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Analysis of optimal conditions for adsorptive hydrogen storage in microporous solids

Analysis of optimal conditions for adsorptive hydrogen storage in microporous solids
Analysis of optimal conditions for adsorptive hydrogen storage in microporous solids

There is much current interest in the storage of hydrogen in porous materials for mobile energy applications. Despite significant hydrogen storage capacities having been observed recently for some synthesised materials, the identification of optimal operating conditions (pressure and temperature) is perhaps an even more important consideration from an engineering and applied science perspective. There will be pressure and temperature limits for effective use of an adsorptive storage system, because the adsorbent will always displace a volume in the storage container, and so at very high pressures the amount of hydrogen stored at a given temperature will be greater for a container with no adsorbent. In order for an adsorbent to be used there has to be some gain in the amount of the hydrogen stored to compensate for the cost and mass of the solid. We present a methodology by which the pressure and temperature ranges where it is advantageous to use adsorptive storage can be easily identified and the real gain of using such systems in terms of the absolute amount of hydrogen stored can be quantified. Using a well-characterised commercial activated carbon as an example system, we modelled high pressure hydrogen sorption isotherms and identified the operating conditions for which there is a significant increase in storage capacity from using an adsorbent as opposed to storage in the same volume via compression of hydrogen at the same temperature. A novel comparison of the density enhancement in the micropores with respect to the bulk hydrogen gas, as well as the influence of incorporating different amounts of adsorbent into a high pressure storage container is also presented.

Adsorption, Compressed hydrogen systems, Hydrogen storage, Porous materials
0927-7757
113-119
Bimbo, Nuno
53d9fc24-e2c1-4e2d-8d75-8dc640d8adda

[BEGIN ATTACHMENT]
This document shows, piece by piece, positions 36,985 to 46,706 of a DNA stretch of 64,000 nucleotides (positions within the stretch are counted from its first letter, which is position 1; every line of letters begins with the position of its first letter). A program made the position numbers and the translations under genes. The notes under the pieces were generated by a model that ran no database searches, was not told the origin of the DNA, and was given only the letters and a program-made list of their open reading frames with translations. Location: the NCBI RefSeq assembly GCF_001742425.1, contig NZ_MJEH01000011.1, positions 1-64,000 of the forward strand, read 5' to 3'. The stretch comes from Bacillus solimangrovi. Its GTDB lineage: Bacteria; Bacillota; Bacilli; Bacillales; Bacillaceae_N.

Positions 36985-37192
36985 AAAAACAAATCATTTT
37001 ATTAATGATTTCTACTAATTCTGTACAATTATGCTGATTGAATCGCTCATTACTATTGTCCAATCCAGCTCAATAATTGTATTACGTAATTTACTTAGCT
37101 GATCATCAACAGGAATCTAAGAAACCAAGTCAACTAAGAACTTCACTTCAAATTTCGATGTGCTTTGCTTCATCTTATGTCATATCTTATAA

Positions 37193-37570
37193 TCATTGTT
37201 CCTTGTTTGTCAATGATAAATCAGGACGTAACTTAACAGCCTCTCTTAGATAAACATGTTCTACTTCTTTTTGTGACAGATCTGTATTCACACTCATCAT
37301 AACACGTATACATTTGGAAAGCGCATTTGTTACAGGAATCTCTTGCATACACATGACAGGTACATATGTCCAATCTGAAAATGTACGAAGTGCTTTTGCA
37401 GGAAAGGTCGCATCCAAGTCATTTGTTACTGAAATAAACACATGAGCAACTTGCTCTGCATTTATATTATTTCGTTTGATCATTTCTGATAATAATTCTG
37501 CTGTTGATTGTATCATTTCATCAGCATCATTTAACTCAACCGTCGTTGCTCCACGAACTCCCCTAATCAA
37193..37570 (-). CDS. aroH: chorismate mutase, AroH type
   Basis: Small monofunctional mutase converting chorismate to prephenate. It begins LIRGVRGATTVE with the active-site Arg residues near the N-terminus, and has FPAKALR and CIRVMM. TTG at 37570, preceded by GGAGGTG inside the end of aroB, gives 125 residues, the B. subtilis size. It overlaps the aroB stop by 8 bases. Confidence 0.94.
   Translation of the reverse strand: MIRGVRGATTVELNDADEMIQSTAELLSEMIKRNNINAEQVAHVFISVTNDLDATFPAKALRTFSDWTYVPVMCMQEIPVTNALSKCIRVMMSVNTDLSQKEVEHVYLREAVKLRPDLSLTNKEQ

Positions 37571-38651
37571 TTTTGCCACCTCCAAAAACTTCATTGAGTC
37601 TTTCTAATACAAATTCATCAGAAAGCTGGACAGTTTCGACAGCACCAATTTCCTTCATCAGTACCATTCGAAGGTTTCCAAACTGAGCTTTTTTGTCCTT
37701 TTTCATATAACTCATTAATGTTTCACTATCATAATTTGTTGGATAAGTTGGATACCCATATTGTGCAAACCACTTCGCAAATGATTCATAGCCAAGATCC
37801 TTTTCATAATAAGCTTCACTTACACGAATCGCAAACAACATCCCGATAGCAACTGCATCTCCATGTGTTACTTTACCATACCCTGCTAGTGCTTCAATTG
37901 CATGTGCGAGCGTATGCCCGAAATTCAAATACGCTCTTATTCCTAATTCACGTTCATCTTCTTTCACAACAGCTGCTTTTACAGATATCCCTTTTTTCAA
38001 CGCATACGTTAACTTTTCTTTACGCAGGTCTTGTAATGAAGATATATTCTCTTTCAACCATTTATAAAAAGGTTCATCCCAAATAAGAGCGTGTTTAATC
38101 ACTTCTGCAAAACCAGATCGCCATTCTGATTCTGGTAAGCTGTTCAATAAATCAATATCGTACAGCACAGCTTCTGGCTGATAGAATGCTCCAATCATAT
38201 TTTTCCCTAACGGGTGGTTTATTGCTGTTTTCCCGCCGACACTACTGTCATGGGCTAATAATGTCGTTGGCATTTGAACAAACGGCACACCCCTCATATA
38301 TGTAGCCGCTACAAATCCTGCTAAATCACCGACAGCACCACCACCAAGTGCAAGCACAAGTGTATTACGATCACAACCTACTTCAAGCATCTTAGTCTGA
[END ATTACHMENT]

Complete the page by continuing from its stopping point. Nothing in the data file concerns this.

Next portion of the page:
Ting, Valeska P.
d4381878-2aad-4a3f-a7cc-021a7f7075eb
Sharpe, Jessica E.
c8f4c69d-b116-49d1-ab40-71a5807b6a59
Mays, Timothy J.
d02351c7-1d8f-4a9e-8d16-675c1f7b3635
Bimbo, Nuno
53d9fc24-e2c1-4e2d-8d75-8dc640d8adda
Ting, Valeska P.
d4381878-2aad-4a3f-a7cc-021a7f7075eb
Sharpe, Jessica E.
c8f4c69d-b116-49d1-ab40-71a5807b6a59
Mays, Timothy J.
d02351c7-1d8f-4a9e-8d16-675c1f7b3635

Bimbo, Nuno, Ting, Valeska P., Sharpe, Jessica E. and Mays, Timothy J. (2013) Analysis of optimal conditions for adsorptive hydrogen storage in microporous solids. Colloids and Surfaces A: Physicochemical and Engineering Aspects, 437, 113-119. (doi:10.1016/j.colsurfa.2012.11.008).

Record type: Article

Abstract

There is much current interest in the storage of hydrogen in porous materials for mobile energy applications. Despite significant hydrogen storage capacities having been observed recently for some synthesised materials, the identification of optimal operating conditions (pressure and temperature) is perhaps an even more important consideration from an engineering and applied science perspective. There will be pressure and temperature limits for effective use of an adsorptive storage system, because the adsorbent will always displace a volume in the storage container, and so at very high pressures the amount of hydrogen stored at a given temperature will be greater for a container with no adsorbent. In order for an adsorbent to be used there has to be some gain in the amount of the hydrogen stored to compensate for the cost and mass of the solid. We present a methodology by which the pressure and temperature ranges where it is advantageous to use adsorptive storage can be easily identified and the real gain of using such systems in terms of the absolute amount of hydrogen stored can be quantified. Using a well-characterised commercial activated carbon as an example system, we modelled high pressure hydrogen sorption isotherms and identified the operating conditions for which there is a significant increase in storage capacity from using an adsorbent as opposed to storage in the same volume via compression of hydrogen at the same temperature. A novel comparison of the density enhancement in the micropores with respect to the bulk hydrogen gas, as well as the influence of incorporating different amounts of adsorbent into a high pressure storage container is also presented.

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More information

Accepted/In Press date: 5 November 2012
e-pub ahead of print date: 19 November 2012
Published date: 1 January 2013
Keywords: Adsorption, Compressed hydrogen systems, Hydrogen storage, Porous materials

Identifiers

Local EPrints ID: 435203
URI: https://eprints.soton.ac.uk/id/eprint/435203
ISSN: 0927-7757
PURE UUID: 556fbf0b-8a02-4510-b57f-fbb8e56d4f62

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Date deposited: 25 Oct 2019 16:30
Last modified: 25 Oct 2019 16:30

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Contributors

Author: Nuno Bimbo
Author: Valeska P. Ting
Author: Jessica E. Sharpe
Author: Timothy J. Mays

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